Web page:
An Introduction to ‘Eine Kleine’ Musical Theory for Ukulele Players
I know! Your eyes glazed over just thinking about it and you are thinking “I just want to play the ukulele and have fun, I don’t need to understand any of that theory stuff.”
Trust me! This will be pretty painless and will provide some basic tools that will help keep you from going crazy in the future! I’m not going into all the whys and therefores and deep depth dives, this is sort of a top layer ‘here’s enough to make you dangerous’ stuff.
How many notes can you play on the ukulele? It is a pretty simple question. Most people readily understand that there are seven notes, A through G in music. Many of us learned the FACE and Every Good Boy Deserves Fudge and the notes found on the basic music scale. That covers all the white keys on the piano. But what about the black keys?
Does the ukulele even have black keys? Yes, you actually play the notes of the black keys on the ukulele! BeCause Everyone Forgets helps you to know where the ‘black keys’ are on the ukulele, or even the piano.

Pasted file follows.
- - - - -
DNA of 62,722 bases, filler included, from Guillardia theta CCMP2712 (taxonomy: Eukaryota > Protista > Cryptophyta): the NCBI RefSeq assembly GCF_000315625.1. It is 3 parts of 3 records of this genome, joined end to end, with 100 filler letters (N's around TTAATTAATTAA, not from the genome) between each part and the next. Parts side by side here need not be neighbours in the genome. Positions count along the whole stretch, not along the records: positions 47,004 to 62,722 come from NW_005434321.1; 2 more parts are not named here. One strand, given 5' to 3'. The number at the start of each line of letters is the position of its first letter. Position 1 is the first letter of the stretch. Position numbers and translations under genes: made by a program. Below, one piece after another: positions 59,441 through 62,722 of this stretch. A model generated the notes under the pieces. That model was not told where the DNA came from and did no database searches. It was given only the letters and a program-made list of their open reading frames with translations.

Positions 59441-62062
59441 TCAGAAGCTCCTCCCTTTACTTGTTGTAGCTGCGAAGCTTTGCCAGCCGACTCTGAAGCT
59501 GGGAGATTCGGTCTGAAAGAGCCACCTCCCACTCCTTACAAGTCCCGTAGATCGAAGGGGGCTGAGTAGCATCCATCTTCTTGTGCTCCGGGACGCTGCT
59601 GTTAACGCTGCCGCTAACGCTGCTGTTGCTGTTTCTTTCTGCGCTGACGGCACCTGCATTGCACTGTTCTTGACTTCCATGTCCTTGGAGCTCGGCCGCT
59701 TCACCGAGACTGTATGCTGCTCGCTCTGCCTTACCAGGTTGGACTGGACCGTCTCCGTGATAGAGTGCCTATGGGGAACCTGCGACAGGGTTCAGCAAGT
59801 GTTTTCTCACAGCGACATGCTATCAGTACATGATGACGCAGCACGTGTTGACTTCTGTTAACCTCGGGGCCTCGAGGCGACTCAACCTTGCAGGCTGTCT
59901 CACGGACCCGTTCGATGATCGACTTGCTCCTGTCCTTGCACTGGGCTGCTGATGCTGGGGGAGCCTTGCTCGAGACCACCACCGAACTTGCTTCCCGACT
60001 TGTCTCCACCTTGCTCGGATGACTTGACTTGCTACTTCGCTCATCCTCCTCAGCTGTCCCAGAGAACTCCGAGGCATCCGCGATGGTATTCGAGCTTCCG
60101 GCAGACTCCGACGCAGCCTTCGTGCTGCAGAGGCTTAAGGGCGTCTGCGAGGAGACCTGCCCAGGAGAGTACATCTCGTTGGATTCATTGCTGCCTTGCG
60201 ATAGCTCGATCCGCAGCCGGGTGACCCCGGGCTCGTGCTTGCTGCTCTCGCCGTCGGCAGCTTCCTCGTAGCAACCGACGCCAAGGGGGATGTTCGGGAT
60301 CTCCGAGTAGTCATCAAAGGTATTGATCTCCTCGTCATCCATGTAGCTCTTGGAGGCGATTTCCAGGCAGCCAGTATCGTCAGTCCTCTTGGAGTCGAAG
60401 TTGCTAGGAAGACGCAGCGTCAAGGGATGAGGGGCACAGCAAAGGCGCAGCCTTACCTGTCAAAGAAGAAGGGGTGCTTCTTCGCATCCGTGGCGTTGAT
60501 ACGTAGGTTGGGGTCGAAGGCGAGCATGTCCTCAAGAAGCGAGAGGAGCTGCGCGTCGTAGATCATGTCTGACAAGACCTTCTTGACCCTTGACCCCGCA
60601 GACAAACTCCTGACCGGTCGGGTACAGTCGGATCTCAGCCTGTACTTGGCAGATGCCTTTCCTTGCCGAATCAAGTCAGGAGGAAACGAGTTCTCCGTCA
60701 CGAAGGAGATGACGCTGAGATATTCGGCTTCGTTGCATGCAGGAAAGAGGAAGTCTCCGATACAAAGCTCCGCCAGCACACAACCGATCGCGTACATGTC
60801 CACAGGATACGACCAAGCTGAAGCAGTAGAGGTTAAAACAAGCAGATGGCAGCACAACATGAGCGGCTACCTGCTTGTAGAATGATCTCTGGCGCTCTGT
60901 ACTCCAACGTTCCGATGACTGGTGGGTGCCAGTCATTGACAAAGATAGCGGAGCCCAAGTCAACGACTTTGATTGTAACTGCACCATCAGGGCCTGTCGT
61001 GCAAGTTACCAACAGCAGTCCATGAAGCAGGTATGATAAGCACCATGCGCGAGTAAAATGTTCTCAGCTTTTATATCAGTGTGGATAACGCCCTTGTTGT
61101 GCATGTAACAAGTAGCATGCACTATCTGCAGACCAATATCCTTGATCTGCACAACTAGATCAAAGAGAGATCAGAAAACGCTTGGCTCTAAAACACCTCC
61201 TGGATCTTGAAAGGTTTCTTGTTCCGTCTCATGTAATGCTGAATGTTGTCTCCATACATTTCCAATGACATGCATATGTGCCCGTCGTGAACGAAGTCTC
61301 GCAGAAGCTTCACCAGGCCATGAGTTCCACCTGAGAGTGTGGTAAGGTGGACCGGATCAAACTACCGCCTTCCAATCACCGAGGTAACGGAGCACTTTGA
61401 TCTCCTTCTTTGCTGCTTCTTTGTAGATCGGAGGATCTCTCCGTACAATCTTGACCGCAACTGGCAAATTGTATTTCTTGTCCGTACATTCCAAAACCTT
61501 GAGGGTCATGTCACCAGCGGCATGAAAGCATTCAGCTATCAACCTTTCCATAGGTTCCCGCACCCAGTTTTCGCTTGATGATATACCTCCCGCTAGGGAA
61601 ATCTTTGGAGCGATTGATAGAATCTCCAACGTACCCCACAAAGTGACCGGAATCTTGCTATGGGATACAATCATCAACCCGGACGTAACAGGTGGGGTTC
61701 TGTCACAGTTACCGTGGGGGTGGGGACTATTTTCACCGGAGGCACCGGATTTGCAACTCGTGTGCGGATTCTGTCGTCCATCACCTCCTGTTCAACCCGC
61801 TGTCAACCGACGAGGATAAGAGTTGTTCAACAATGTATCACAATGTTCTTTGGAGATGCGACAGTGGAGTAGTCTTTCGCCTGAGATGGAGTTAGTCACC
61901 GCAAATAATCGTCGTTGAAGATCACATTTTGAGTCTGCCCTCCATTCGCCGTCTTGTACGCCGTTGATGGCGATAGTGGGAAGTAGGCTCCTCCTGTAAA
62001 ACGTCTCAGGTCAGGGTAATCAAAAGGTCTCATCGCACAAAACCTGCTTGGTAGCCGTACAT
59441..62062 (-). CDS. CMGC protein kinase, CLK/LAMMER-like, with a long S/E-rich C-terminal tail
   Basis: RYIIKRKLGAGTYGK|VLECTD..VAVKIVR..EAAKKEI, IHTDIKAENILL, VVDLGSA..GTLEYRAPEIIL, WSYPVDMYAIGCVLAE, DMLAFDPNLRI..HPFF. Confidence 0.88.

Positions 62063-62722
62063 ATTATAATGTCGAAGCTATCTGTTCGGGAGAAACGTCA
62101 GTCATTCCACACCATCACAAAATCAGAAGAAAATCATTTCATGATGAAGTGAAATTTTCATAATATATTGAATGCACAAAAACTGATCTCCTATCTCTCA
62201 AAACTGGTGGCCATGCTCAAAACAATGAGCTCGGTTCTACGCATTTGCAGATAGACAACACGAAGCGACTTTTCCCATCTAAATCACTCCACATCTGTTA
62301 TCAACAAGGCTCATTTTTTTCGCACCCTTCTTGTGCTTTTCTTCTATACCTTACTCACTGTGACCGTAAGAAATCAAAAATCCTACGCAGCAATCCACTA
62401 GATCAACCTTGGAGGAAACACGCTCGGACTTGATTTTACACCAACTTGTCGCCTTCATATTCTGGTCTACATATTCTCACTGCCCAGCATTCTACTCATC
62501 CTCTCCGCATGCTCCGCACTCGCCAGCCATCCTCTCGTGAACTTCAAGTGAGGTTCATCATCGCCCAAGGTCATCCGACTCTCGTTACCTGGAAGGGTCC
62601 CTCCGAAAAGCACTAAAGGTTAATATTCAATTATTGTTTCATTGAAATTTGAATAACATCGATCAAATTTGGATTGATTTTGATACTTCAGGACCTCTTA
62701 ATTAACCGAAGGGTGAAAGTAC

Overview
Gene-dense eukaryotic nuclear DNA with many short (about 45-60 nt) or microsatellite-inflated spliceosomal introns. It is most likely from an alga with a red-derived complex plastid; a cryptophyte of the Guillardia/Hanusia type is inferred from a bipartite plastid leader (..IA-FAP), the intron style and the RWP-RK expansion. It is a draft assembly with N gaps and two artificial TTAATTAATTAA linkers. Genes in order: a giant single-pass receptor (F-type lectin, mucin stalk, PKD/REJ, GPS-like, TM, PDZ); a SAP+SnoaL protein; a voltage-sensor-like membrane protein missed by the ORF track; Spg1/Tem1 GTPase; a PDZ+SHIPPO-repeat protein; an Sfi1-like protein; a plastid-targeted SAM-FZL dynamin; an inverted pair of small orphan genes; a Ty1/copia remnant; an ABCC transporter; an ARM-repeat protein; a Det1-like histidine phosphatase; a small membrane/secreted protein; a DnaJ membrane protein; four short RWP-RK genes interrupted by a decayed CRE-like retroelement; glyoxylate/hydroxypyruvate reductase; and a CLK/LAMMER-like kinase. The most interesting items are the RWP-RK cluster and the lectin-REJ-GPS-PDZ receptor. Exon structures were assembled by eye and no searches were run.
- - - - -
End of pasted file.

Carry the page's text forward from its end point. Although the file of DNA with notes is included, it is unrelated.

We start with the ‘white keys’ or basic notes, A, B, C, D, E, F, and G. These are the seven notes that serve as the basis for all of our ukulele music. And you start over after G with another A and sequence through again (and again, and again).
Then we set the ‘black keys’ in between them in the appropriate place. We’ll start with using just the sharp notes, indicated on music with the # symbol. Which gives us A, A#, B, C, C#, D, D#, E, F, F#, G and G# a total of 12 notes. The phrase “BeCause, Everyone Forgets” is to help you to remember that there is no sharp between the B and C and no sharp between the E and F.
There you go! The 12 notes that make up the music scales. But, wait! What about the flats?
Well, all those sharps are also flats, usually indicated by a b. That A# is the exact same note as a Bb. And the C# is also a Db. Sometimes you will see the full set of notes shown as:
And there is no flat between the same two notes where there is no sharp!
Some of my future articles will build on this basic knowledge. A basic understanding of chords, movable chords, the CAGFD System and the Twelve Bar Blues will all be based on this aspect of things.